Overall, producer prices for final demand goods and services have increased 2.4 percent since May 2016, easing a bit from April’s 2.5 percent year-over-year pace, which was the fastest pace since February 2012. That represents a notable acceleration in inflationary pressures after being unchanged in August, and yet, this latest figure suggests that the pickup has stabilized—at least for now. In a similar way, core producer prices, which exclude food, energy and trade services, have grown 2.1 percent over the past 12 months, the same rate as in April but up from 0.9 percent one year ago.

Retail Sales
The U.S. consumer appears to be more cautious than we would expect, with disappointing retail sales figures in May, according to the Census Bureau. Spending at retailers fell 0.3 percent in May, nearly reversing the 0.4 percent gain in April and well below consensus estimates. Americans had been more willing to open their pocketbooks, especially relative to the caution seen at the beginning of 2016. This culminated in 5.6 percent year-over-year growth in January, its fastest pace since March 2012, but the year-over-year rate has eased since then. Since May 2016, retail spending has increased 3.8 percent. To be fair, sales continue to rise modestly, and year-over-year growth has trended mostly higher, up from 2.3 percent at this point last year.

Looking at the May report, the data were mixed but mostly lower. Retail segments with the largest declines in monthly sales included electronics and appliance stores (down 2.8 percent), gasoline stations (down 2.4 percent), miscellaneous store retailers (down 1.3 percent), department stores (down 1.0 percent) and sporting goods and hobby stores (down 0.6 percent), among others. While nonstore retailers (up 0.8 percent), furniture and home furnishings stores (up 0.4 percent), clothing and accessory stores (up 0.3 percent) and food and beverage stores (up 0.1 percent) saw increases in May, each experienced reduced sales compared to April. It is worth noting the contrast between nonstore retailers and department stores in this report, as retailers continue to grapple with the structural shifts taking place between online and brick-and-mortar spending habits.

Since May 2016, the largest gains in retail spending included building material and garden supply stores (up 10.8 percent), nonstore retailers (up 10.2 percent), gasoline stations (up 6.2 percent), furniture and home furnishings stores (up 4.4 percent), motor vehicle and parts dealers (up 3.7 percent) and miscellaneous store retailers (up 3.4 percent). The gain for gasoline stations stemmed mainly from higher prices. Meanwhile, sporting goods and hobby stores saw the largest decrease, with a year-over-year decline in sales of 4.7 percent.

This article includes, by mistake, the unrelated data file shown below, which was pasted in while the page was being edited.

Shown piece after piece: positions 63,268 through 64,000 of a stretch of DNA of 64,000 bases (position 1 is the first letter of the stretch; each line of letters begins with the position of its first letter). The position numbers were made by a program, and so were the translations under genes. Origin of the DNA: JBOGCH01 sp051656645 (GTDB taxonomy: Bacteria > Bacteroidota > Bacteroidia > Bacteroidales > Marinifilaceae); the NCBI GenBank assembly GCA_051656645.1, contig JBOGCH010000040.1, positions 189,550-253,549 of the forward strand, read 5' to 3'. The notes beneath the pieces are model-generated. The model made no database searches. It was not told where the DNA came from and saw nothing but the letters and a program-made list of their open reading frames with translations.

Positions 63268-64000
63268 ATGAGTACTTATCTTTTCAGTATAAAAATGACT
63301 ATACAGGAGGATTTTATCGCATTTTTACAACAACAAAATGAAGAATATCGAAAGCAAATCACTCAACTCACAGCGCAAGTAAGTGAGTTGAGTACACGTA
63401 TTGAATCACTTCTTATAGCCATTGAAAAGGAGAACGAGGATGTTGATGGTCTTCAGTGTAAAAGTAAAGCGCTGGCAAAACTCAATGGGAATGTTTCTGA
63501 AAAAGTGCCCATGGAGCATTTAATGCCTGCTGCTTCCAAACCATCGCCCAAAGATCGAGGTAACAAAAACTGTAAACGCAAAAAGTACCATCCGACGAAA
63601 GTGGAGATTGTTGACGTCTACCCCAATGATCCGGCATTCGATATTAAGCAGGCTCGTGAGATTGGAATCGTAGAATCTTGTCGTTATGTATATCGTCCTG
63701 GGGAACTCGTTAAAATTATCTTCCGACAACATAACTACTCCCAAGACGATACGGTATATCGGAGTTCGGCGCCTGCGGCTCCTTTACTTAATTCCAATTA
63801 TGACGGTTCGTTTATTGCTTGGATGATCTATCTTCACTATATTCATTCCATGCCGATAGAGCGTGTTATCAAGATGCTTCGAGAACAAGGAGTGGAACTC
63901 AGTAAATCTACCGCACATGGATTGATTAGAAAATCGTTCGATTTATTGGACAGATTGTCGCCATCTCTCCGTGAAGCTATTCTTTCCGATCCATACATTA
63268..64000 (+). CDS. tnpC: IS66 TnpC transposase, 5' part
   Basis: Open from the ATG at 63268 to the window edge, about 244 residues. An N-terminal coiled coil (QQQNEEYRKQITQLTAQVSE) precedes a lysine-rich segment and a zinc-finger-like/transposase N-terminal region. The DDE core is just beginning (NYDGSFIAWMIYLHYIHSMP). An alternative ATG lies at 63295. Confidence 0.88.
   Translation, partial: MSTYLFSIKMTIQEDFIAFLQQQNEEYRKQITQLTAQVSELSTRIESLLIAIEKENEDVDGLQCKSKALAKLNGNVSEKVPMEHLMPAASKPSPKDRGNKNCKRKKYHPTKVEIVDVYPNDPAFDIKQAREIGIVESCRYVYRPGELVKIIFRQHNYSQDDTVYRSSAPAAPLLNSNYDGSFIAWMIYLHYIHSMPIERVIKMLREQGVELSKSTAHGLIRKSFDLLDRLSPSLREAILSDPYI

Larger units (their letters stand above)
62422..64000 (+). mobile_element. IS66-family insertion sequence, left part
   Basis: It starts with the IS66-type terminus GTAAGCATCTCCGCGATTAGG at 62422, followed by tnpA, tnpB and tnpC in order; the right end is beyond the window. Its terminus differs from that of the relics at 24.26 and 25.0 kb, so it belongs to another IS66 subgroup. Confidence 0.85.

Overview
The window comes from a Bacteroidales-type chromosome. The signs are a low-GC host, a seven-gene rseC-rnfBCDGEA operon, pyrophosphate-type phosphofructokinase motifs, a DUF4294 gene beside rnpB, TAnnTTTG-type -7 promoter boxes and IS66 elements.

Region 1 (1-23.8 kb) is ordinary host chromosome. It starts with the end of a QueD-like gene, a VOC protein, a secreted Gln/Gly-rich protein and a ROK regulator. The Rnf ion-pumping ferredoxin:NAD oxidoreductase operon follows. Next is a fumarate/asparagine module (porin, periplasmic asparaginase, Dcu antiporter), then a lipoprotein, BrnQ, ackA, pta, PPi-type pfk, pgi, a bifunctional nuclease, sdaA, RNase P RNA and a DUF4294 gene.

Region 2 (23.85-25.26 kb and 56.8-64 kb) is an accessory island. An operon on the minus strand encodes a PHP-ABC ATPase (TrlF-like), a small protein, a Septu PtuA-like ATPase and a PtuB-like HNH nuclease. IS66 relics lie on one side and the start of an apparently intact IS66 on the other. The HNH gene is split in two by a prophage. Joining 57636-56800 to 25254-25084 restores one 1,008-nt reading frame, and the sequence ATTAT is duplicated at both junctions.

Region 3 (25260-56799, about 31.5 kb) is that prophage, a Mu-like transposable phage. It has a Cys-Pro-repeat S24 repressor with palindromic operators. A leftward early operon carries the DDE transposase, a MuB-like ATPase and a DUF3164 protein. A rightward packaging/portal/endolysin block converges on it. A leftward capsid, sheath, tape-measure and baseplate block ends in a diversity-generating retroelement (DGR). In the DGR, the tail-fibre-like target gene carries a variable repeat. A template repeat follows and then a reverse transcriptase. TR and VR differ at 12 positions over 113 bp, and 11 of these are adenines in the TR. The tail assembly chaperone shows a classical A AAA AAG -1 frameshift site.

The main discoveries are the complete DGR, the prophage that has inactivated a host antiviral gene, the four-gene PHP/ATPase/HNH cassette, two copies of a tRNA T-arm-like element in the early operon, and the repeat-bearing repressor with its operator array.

State Employment Report
Iowa created the most net new manufacturing jobs in May, according to the Bureau of Labor Statistics, adding 2,300 workers in the month. North Carolina (up 1,900), Missouri (up 1,800), Texas (up 1,800) and Alabama (up 1,000) also topped the list of manufacturing employment gains in May. In addition, Texas saw the greatest job gains over the past 12 months, with manufacturing employment in the state up 19,100 since May 2016. Other states with the fastest manufacturing job growth year-over-year included Florida (up 10,600), Michigan (up 9,800), South Carolina (up 7,400), Alabama (up 7,000) and Wisconsin (up 7,000).

The national unemployment rate fell to 4.3 percent in May, a 10-year low. Colorado had the lowest unemployment rate in the country at 2.3 percent. A number of states were not far behind, including North Dakota (2.5 percent), Hawaii (2.7 percent), Nebraska (2.9 percent), New Hampshire (2.9 percent) and South Dakota (2.9 percent). In contrast, Alaska (6.7 percent), New Mexico (6.6 percent), the District of Columbia (6.0 percent) and Louisiana (5.7 percent) had the highest unemployment rates.

University of Michigan Consumer Sentiment
The University of Michigan and Thomson Reuters reported that consumer confidence declined in June to its lowest point since November, according to preliminary data. The Index of Consumer Sentiment declined from 97.1 in May to 94.5 in June. In the release, Surveys of Consumers Chief Economist Richard Curtin attributed much of this to political uncertainties surrounding former FBI Director James Comey’s testimony. As noted in prior surveys, there continue to be wide disparities in opinions based on partisan affiliation.

In these early June estimates, consumers were less upbeat about both current (down from 111.7 to 109.6) and future (down from 87.7 to 84.7) economic conditions. Despite the easing in this month’s data, consumer confidence figures are consistent with 2.3 percent growth in personal spending in 2017. Final data will be released on June 30.

Questions or Comments?

Contact Chief Economist Chad Moutray at cmoutray@nam.org.